The spear thrower or woomera was used with narrow, flexible spears that were later retrieved. The tips of these spears were made of harder wood such as mulga and belah.



Photo: Don Hitchcock 2009

Source and text: Display, Lake Mungo NPWS interpretation centre









dilly bag
Fresh water mussel shells. These formed a significant part of the diet of the Aborigines of the area, being nutritious, plentiful, and easily gathered from the shallow lake.

Photo: Don Hitchcock 2009

Source: Display, Lake Mungo NPWS interpretation centre




mortar
This mortar would have been used for grinding seeds and other food items.

Photo: Don Hitchcock 2009

Source: Display, Lake Mungo NPWS interpretation centre




mortar and pestle
This mortar and pestle would have been used for grinding seeds and other food items.

Mortars and pestles were used for dry pounding and grinding of hard shelled seeds. The stone for this task had to be tough enough to withstand the pounding. The roots of mulga and mallee were also prepared using this process. They were peeled, roasted in ashes, pounded between stones and eaten. Grindstones were traded throughout the region. The stone for these grinding tools was transported from the Ivanhoe area.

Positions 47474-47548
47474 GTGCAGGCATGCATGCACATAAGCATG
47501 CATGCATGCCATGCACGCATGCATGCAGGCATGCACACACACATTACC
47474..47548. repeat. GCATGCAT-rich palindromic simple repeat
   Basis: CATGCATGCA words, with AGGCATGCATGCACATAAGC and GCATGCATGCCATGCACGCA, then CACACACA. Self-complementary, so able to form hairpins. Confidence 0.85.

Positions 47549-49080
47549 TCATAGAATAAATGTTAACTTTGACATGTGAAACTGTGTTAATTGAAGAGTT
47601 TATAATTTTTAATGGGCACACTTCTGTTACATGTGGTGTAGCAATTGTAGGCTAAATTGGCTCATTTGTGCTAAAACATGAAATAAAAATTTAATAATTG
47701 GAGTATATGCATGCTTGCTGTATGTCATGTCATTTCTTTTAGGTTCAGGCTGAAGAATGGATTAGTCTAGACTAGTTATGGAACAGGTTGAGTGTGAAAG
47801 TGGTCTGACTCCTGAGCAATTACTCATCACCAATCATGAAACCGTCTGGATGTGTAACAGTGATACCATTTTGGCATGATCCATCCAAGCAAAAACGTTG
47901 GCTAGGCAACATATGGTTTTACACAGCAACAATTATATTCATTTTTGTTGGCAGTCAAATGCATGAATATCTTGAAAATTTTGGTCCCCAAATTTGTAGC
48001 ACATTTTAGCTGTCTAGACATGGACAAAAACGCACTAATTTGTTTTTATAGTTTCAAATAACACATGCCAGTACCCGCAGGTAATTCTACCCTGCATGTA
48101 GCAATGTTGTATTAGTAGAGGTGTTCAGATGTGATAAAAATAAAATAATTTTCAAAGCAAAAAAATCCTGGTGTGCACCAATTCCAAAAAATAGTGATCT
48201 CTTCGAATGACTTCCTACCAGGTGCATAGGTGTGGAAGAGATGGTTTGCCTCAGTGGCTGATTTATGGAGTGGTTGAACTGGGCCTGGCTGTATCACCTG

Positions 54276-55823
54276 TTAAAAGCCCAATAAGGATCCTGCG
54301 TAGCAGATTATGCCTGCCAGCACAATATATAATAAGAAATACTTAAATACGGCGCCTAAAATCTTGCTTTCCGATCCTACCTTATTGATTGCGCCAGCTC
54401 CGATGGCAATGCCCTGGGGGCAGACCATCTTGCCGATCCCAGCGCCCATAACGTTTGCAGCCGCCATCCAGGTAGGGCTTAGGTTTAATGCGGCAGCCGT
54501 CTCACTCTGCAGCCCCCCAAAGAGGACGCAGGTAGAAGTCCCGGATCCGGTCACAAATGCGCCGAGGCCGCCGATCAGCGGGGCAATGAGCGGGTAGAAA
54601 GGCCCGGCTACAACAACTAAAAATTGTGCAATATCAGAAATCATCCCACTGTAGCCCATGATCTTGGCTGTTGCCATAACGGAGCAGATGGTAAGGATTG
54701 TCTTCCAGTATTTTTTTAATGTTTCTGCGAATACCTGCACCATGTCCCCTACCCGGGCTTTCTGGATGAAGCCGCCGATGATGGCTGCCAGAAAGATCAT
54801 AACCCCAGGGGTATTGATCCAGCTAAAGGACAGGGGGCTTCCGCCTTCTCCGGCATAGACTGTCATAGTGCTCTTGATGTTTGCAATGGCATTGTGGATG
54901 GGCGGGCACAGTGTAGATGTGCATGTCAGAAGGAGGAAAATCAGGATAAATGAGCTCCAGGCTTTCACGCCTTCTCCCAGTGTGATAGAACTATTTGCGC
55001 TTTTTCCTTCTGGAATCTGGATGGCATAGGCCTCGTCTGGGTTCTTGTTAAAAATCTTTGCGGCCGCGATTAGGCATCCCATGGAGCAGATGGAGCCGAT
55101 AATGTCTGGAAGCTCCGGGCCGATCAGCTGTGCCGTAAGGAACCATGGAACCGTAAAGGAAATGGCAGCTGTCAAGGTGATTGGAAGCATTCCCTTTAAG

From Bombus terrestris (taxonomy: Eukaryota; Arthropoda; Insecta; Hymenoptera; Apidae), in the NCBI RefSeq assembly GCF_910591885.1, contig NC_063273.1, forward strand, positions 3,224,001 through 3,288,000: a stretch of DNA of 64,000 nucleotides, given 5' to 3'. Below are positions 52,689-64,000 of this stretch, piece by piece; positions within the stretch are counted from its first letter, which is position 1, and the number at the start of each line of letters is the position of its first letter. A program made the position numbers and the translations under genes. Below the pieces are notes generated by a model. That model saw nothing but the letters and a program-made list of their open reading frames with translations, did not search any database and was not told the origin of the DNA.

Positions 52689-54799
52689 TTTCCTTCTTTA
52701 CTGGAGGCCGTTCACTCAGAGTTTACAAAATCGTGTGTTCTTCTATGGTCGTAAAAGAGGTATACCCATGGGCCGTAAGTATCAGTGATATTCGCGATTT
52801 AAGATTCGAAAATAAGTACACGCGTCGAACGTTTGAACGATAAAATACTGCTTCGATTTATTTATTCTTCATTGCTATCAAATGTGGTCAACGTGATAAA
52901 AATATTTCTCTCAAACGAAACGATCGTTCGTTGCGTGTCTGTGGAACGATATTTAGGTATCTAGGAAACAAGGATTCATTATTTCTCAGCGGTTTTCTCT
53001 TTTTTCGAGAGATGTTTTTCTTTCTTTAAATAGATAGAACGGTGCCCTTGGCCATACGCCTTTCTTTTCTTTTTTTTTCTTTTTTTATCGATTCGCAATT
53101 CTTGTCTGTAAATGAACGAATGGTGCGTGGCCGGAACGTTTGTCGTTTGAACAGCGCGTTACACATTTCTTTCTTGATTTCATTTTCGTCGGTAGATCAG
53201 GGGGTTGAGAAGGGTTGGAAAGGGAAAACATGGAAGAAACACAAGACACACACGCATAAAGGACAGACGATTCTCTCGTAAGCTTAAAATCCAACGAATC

Photo: Don Hitchcock 2009

Source and text: Display, Lake Mungo NPWS interpretation centre




mortar mortar


mortar
Mullers (a smaller hand held stone) and millstones (typically large, fairly flat "anvils") were used with water to process soft shelled seeds from plants and grasses. The surface of the stone was often pitted to make grinding easier, but the typical result of many hours of grinding was this very flat surface. Grindstones were essential for grinding seeds to make a dough for baking.

Photo: Don Hitchcock 2009

Source: Display, Lake Mungo NPWS interpretation centre




mortar
I found this fragment of a millstone, apparently of very good quality sandstone, in the general area of the Walls of China. It was very thin indeed, possibly handed down from mother to daughter. It must have been a sad day when it broke. Stones of this size and quality have to be brought into the Lake Mungo area from elsewhere.

Photo: Don Hitchcock 2009